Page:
The government however had made sure that those who were caught leaving the nation had met the same fate as Ji-woo’s father. But still, many were crossing the Yalu river and risking their lives for the dream of freedom. And that dream had found it’s another victim.


The broker had demanded $10000 for transporting any one of the family member to safety. This much money was impossible for Ji-woo’s family and Ji- woo had asked her mother to let go of this utopian dream. But her mother had her mind set. She would make sure that at least Ji-woo crossed over for a better life.

The new business venture of her mother had opened another world to them. They were now aware that not all people who crossed the Yalu river reached South Korea. Some girls who crossed, were sold to Chinese men. What happened to them thereafter was not always known. There were also those, who were caught by the Chinese police and deported back to North Korea. And once here their fates were sealed.

All this and more worried Ji-woo. Also, the thought of leaving her mother and brother alone was unbearable to her. What would happen to them if the authorities found their involvement in her escape?

Yet, her mother persisted. She was getting deep into this and had found in her circles about some Christian organisations who were rescuing North Koreans and landing them to safety in South Korea, where they were granted immediate citizenship. But to contact them she needed a phone with international sim.

Soon through another illegal trader she had acquired a Chinese cellphone with a Chinese sim. Their town Hyeseon being so close to the China border, the reception on these phones was not bad either. Her mother had to climb some trees to get the network but it was worth it.

And through this phone the avenue for the escape of Ji-woo had come into being.


Another year had passed in preparing for Ji-woo’s departure. She had insisted her mother and brother to accompany her, but the brokers through the organisations, had still demanded a fee of $2000 per person, which her mother had promised would be paid to them through the settlement amount obtained in South Korea.

The plan was for Ji-woo to settle in South Korea, earn some more money and help her mother and brother escape later.

So here she was on the frozen Yalu crossing it on foot in the dark of the night, to China where she was told a car would be waiting to take her on her journey to freedom.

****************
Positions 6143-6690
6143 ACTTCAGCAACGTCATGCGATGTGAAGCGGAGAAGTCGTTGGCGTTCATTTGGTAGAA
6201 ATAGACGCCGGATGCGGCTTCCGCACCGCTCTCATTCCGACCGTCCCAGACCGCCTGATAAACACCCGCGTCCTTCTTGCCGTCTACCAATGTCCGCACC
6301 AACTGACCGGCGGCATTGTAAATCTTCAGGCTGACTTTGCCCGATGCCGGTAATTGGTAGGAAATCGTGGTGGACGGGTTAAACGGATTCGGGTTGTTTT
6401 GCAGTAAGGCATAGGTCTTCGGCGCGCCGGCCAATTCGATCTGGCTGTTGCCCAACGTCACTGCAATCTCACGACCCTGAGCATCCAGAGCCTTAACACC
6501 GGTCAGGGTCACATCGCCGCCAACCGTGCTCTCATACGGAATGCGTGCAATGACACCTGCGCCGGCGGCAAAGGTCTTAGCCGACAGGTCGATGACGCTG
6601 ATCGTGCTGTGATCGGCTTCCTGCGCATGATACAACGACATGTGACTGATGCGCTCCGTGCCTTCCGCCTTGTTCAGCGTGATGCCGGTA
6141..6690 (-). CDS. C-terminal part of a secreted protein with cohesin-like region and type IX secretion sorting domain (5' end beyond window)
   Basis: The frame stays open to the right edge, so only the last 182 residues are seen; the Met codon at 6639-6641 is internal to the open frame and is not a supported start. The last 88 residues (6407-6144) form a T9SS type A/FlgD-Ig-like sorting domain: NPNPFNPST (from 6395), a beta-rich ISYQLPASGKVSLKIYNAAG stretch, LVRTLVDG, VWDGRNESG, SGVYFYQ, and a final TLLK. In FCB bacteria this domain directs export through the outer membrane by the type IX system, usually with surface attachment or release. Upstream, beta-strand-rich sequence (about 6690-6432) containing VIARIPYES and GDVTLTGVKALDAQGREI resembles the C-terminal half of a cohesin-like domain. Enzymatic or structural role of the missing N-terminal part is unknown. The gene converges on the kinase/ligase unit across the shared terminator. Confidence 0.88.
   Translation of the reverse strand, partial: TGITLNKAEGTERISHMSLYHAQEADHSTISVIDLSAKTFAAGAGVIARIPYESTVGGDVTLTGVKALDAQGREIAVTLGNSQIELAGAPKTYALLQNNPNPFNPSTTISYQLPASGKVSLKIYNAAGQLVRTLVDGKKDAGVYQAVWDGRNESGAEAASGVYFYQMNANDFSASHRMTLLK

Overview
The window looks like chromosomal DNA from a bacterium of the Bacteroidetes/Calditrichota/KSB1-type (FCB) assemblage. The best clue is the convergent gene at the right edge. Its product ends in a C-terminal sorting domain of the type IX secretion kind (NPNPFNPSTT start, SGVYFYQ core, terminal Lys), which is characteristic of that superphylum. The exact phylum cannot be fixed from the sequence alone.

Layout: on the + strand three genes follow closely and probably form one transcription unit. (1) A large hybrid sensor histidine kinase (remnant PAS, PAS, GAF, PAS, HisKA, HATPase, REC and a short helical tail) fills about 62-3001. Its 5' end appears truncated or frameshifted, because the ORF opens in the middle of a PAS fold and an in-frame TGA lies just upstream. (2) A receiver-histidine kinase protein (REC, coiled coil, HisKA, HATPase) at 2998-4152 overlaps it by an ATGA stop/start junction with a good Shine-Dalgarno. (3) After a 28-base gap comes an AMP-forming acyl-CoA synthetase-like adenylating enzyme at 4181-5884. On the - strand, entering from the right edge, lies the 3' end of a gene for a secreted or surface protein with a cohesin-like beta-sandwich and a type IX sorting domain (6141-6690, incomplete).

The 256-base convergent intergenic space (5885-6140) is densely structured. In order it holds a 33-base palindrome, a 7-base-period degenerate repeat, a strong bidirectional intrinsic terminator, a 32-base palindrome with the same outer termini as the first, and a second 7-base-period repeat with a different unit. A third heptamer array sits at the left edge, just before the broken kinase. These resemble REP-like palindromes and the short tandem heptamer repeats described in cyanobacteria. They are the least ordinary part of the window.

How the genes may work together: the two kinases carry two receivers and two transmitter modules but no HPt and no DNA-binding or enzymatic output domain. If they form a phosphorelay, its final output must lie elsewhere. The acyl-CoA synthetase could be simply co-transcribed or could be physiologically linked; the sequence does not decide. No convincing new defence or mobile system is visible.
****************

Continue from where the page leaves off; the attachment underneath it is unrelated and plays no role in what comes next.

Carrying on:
Having crossed into the Jilin province of China alone, she was now on her own till the broker contacted her and took her out. Asked to hide in the forests, bordering the Yalu, she sat clutching the cellphone of her mother and waited for the call.

Her heart was thumping in her chest and the sound of it was making Ji-woo nervous. The tears in her eyes and on her cheeks were frozen and she had emboldened her heart for the uncertainty, yet here she was listening to it beat furiously against her rib-cage, threatening to burst out of her body.

Sleep came and went in patches and the visions of her mother and brother hugging her and bidding her good bye never left her. She felt for the packet of poison that her mother had handed her. That was her option if she was caught and was being sent back. Her mother would rather be at peace knowing that her daughter died on her own terms rather than face the firing squad.


The journey via bus to the border crossing at Vietnam lasted more than 4 days. Halting in many cities and with every stop the brokers kept changing, Ji-woo could not bring herself to trust any one of them. At each stop she was worried of being sold to a Chinese man or worse, being caught by the Chinese police. The broker had warned her mother, that there could be chances of the Chinese police asking for sexual favors instead of money, to allow them to cross the border. Her mother had told her to go ahead without any protest. Leaving the hell was more important than living it for one night.